[clug] Shell scripting problem using 'process substitution' [ >( pipeline ) ]

George at Clug Clug at goproject.info
Wed Nov 11 22:42:03 UTC 2015


Have you thought about rsync'ing the wget page individually each time
you get the page, and then on the "other machine", concatenating the
page with a file containing all the other pages ? 

Would my suggestion be easier to implement and still supply the end
product that you require?

I agree with you, I would not want to rsync the same data over and
over again. Though I was my understanding that rsync should only copy
over the new data, though I don't know how much data transfer there
would be for rsync to determine if the whole file had changed or not.

Maybe I have not grasp exactly what you want to achieve?


At Thursday, 12-11-2015 on 09:12 steve jenkin wrote:

Following a line problem, I have a monitoring script running on a
low-power Linux box that uses wget to get the stats page from my
(ADSL) Netcomm router/firewall.
The script runs continuously and I rsync the file back to another
"Just because", the monitoring script only ever appends to the file,
so it gets large.

Looking at the data, I could break the file into “per day” files,
and then analyse them.
It’s easier admin to leave everything in the one file and just
select the day/s I want to process.
[Manually stop / start the monitor & break-out the days into their own
files. Can’t do this solely on the destination m/c because of

I found myself running the same grep (for the day) twice over the long
file & counting different things, and wondered if there was a way to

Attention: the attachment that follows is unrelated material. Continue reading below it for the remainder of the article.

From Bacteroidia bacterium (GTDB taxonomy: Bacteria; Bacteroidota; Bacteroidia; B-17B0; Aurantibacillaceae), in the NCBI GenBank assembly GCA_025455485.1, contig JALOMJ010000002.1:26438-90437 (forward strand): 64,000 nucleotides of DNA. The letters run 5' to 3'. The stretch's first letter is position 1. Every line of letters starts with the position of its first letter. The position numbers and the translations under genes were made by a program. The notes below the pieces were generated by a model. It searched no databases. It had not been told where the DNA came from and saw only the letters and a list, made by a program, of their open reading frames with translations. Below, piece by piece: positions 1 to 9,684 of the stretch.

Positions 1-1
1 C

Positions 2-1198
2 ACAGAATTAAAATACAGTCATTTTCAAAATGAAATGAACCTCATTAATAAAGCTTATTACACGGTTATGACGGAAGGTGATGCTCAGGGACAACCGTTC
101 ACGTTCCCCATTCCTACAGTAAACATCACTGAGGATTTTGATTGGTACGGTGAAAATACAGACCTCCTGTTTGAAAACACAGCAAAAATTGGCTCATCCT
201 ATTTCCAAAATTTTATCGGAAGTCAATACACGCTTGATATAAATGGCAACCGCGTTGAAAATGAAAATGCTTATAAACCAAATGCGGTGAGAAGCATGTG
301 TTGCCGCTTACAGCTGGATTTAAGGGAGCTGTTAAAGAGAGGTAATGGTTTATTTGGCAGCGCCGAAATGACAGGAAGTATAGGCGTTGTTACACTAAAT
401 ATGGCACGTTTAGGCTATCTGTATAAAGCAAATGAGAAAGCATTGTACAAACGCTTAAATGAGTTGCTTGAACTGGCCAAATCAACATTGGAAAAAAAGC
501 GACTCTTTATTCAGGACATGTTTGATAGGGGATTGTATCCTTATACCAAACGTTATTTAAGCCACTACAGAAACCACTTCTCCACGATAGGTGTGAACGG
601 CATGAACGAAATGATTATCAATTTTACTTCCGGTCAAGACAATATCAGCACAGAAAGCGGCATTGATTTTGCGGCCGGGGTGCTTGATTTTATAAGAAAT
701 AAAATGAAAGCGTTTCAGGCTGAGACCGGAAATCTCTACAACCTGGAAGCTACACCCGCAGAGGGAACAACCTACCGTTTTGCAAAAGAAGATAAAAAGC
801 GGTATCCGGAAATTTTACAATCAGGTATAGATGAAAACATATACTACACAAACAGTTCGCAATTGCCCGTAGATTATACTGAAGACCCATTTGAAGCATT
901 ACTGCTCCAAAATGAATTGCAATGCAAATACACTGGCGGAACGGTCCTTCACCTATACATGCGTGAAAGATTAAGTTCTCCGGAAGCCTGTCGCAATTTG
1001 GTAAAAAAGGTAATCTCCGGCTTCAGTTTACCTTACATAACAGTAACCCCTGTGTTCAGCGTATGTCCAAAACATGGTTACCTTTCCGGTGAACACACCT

use a pipeline. There is no performance reason to do this - doesn’t
take much time, it’s “just because” :)
[A problem I had encountered for work a few times and never came up
with a solution I liked.]

I’ve got two variants below that work, but I’m not happy with the
To see something useful, the ">( process )” have to write to STDERR
(or /dev/tty).

If I pipe the output of the ‘inner’ count to STDOUT, then it gets
sucked up by the next step in the main pipeline and I won’t see it.

I _could_ play with file descriptors (clone STDOUT to FD-3 for
‘inner processes' and STDOUT of last process to /dev/null at the
end), but that seems a bit clumsy.

The fragment as it is now can’t be ‘just used’ in a pipeline
because it doesn’t output to STDOUT [throws it away], but STDERR.

Anyone do anything like this?

Any suggestions?

Thanks in Advance


Using two outputs to STDERR
> for i in {10..12}
> do d=15-11-${i}; echo $d
>    grep "$d" netcomm-link-SNR | tee >( (echo 'tot: ' `wc -l`)
>&2 ) >( (echo 'drops: ' `grep '0$'|wc -l`) >&2 )|cat >/dev/null
> done

variant: one output to STDERR
> grep "$d" netcomm-link-SNR|tee >( (echo 'tot: ' `wc -l`) >&2 )
|(echo 'drops: ' `grep '0$'|wc -l`)

File Descriptor Fiddling. Haven’t tried this properly… Has the
problem of connecting to later process with a pipe.
the last /dev/null creates a problem.
> exec 3>&1

> grep "$d" netcomm-link-SNR | tee >( (echo 'tot: ' `wc -l`) >&3 ) >(
(echo 'drops: ' `grep '0$'|wc -l`) >&3 )|cat >/dev/null

Steve Jenkin, IT Systems and Design 
0412 786 915 (+61 412 786 915)
PO Box 48, Kippax ACT 2615, AUSTRALIA

mailto:sjenkin at canb.auug.org.au http://members.tip.net.au/~sjenkin

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